A Student of History

March 6, 2006

Plain talk

Filed under: Uncategorized — John Maass @ 7:43 pm

In an article on the site “Inside Higher Ed,”, Rob Weir calls for a breath of clarity in the language of the academy.  He begins:

I can’t remember when I snapped. Was it the faculty seminar in which the instructor used the phrase “the objectivity, for it is not yet a subjectivity” to refer to a baby? Maybe it was the conference in which the presenter spoke of the need to “historicize” racism, rambled through 40 minutes of impenetrable jargon to set up “new taxonomies” to “code” newspapers and reached the less-than-startling conclusion that five papers from the 1820s “situated African-Americans within pejorative tropes.” Could it have been the time I evaluated a Fulbright applicant who filled an entire page with familiar words, yet I couldn’t comprehend a single thing she was trying to tell me? Perhaps it was when I edited a piece from a Marxist scholar who wouldn’t know a proletarian if one bit him in the keister. Or maybe it just evolved from day-to-day dealings with undergraduates hungry for basic knowledge, hold the purple prose.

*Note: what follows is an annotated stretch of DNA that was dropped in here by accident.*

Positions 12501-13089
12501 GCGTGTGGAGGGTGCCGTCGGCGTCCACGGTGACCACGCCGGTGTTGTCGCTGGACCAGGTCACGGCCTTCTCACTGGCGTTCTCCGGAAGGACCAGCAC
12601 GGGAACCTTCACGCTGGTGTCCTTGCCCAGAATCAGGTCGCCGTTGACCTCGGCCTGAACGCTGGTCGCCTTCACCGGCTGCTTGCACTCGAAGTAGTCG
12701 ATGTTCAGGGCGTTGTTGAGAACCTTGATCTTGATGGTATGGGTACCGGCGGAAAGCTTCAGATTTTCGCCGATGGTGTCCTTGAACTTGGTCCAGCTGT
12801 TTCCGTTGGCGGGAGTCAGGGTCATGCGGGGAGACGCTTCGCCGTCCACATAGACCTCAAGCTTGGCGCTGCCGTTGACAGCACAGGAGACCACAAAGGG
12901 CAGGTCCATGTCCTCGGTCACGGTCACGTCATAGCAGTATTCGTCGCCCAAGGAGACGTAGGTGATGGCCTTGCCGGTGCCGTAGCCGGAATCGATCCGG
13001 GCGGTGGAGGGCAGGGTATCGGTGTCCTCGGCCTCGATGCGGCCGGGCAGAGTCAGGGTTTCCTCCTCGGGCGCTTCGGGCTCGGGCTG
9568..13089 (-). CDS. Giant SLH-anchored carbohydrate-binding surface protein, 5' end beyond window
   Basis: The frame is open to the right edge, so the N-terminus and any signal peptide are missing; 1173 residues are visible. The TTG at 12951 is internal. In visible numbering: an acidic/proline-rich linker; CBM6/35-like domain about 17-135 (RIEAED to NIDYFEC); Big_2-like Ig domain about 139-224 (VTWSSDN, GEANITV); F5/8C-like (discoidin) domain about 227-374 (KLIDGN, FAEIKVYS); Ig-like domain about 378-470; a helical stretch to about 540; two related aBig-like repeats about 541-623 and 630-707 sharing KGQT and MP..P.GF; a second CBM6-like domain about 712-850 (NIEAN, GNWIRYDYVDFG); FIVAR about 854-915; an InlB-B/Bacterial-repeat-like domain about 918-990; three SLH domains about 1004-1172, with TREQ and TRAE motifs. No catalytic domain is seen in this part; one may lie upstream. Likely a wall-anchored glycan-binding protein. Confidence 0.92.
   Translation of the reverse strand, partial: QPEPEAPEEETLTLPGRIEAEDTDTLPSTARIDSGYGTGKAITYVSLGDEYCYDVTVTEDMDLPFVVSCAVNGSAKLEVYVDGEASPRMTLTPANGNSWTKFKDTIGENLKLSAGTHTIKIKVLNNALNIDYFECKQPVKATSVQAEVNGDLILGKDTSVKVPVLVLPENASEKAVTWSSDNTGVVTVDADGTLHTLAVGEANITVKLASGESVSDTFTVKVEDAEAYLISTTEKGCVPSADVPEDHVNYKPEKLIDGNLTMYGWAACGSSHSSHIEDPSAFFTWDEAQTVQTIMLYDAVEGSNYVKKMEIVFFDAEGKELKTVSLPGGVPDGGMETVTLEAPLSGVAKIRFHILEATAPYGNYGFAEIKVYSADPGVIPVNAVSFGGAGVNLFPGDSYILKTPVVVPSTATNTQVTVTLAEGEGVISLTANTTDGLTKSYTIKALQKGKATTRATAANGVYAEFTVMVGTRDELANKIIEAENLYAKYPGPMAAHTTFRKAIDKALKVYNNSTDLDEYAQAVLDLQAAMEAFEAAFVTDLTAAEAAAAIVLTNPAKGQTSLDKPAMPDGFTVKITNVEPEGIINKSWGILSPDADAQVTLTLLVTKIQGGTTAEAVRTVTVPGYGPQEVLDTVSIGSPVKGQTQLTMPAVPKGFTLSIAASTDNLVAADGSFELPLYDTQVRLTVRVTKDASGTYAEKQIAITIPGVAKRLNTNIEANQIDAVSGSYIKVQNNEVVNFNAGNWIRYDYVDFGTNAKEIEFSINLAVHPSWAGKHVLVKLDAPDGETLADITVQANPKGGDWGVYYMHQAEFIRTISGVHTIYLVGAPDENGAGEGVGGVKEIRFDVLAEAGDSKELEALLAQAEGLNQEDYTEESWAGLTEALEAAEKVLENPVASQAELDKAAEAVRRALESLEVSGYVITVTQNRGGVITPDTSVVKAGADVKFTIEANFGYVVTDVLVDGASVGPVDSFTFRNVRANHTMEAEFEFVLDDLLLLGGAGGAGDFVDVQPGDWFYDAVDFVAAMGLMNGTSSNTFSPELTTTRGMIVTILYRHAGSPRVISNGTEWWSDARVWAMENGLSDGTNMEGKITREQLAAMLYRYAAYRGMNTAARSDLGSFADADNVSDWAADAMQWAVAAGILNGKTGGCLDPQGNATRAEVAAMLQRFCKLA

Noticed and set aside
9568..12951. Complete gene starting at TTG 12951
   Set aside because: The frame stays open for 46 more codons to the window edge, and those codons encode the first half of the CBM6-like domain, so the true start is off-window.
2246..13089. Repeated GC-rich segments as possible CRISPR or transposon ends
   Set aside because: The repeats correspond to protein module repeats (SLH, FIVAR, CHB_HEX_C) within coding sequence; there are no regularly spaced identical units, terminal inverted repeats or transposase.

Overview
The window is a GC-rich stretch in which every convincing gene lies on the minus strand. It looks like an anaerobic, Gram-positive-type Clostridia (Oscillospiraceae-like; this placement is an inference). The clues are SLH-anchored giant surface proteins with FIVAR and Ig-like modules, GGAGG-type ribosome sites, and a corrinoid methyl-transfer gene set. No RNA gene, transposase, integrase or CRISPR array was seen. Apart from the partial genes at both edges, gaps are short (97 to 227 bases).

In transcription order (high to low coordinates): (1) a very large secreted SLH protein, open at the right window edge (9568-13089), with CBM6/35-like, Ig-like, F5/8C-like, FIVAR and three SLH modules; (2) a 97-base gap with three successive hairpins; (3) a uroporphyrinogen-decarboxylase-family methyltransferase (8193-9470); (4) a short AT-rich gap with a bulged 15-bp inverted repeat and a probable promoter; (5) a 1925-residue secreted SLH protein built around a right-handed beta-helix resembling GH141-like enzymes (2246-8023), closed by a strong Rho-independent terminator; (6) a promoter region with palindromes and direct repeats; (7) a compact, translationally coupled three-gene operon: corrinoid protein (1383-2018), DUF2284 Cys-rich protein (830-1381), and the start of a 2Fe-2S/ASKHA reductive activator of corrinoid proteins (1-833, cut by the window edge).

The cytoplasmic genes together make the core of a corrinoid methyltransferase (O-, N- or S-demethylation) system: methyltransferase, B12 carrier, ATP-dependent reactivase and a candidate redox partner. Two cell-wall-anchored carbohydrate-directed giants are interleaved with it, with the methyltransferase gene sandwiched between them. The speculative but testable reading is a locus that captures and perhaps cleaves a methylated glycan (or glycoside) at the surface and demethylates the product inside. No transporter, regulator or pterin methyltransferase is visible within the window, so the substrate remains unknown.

He goes on to describe  a few pointers or rules to be followed, in what is an amusing but “right on” piece.  Weir is a former senior Fulbright scholar who teaches at Smith College and the University of Massachusetts.

About these ads

Leave a Comment »

No comments yet.

RSS feed for comments on this post. TrackBack URI

Leave a Reply

Fill in your details below or click an icon to log in:

WordPress.com Logo

You are commenting using your WordPress.com account. Log Out / Change )

Twitter picture

You are commenting using your Twitter account. Log Out / Change )

Facebook photo

You are commenting using your Facebook account. Log Out / Change )

Google+ photo

You are commenting using your Google+ account. Log Out / Change )

Connecting to %s

The Rubric Theme. Create a free website or blog at WordPress.com.

Follow

Get every new post delivered to your Inbox.

Join 29 other followers

%d bloggers like this: